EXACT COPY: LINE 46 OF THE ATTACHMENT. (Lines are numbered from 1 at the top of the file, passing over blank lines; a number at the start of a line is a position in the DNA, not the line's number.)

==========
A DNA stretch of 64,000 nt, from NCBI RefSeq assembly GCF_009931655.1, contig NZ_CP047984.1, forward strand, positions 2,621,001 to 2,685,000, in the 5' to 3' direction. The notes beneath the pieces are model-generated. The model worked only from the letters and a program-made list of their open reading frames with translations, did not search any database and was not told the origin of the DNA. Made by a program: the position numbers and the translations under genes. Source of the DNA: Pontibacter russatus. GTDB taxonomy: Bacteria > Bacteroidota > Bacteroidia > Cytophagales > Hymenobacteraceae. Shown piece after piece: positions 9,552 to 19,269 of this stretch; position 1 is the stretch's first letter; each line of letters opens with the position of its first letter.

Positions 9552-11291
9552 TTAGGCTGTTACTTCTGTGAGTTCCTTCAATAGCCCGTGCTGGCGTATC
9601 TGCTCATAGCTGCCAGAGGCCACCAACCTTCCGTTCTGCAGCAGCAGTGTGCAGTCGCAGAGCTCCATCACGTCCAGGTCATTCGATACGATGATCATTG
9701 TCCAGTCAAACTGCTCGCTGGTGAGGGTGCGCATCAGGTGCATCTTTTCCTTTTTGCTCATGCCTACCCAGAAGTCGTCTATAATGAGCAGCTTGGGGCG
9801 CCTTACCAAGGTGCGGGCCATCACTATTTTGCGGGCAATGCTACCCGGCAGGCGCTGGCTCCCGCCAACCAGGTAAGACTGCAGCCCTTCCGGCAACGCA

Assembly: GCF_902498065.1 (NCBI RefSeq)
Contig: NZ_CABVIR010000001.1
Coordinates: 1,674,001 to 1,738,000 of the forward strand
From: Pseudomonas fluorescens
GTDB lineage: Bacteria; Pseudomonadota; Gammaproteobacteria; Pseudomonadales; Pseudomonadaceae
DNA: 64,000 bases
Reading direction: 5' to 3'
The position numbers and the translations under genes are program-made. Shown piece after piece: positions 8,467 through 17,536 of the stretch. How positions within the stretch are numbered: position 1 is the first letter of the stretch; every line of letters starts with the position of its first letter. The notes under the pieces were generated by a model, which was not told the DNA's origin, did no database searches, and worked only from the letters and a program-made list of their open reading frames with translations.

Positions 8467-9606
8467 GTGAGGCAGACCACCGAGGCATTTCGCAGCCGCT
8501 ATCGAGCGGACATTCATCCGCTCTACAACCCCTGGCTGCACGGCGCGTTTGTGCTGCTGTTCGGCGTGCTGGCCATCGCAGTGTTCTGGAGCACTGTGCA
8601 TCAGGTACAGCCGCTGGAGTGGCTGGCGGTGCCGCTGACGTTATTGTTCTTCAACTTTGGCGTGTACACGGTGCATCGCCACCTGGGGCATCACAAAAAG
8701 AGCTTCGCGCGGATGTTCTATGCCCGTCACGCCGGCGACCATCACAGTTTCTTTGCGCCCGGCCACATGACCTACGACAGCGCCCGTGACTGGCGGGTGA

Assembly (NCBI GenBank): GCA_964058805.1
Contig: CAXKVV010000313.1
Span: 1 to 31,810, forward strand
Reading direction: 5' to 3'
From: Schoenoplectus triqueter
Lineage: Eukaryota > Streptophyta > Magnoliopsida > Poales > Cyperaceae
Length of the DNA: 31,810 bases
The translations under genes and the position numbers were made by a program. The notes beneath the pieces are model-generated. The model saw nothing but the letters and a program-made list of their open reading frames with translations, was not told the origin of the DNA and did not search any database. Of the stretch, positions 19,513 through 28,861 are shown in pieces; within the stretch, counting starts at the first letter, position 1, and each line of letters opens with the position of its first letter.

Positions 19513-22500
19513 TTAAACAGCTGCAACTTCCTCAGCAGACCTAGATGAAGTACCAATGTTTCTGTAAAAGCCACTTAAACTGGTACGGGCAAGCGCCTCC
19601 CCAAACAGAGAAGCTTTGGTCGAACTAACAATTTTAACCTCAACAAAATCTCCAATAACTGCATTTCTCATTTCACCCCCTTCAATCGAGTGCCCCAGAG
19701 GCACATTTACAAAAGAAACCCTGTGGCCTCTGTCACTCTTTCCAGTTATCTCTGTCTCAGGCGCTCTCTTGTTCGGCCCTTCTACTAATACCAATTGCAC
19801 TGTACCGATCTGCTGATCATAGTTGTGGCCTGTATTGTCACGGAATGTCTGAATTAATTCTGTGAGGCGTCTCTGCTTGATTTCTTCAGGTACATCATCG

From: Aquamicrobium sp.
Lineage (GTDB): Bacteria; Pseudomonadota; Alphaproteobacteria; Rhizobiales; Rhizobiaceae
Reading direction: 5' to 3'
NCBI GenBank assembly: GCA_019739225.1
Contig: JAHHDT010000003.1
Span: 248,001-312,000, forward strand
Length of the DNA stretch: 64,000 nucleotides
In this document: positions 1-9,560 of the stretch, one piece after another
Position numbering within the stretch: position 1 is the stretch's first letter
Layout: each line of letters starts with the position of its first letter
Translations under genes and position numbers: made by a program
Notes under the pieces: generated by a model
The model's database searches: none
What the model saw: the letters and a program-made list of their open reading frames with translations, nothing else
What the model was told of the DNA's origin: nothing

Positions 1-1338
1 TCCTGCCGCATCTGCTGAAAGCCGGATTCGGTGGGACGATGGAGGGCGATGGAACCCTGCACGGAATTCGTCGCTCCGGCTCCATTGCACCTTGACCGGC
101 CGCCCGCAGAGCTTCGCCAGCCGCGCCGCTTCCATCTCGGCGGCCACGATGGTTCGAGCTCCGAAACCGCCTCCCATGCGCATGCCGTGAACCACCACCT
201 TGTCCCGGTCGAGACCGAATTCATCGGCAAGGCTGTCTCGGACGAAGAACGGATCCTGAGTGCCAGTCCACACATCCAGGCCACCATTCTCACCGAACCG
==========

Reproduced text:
What the model saw: the letters and a program-made list of their open reading frames with translations, nothing else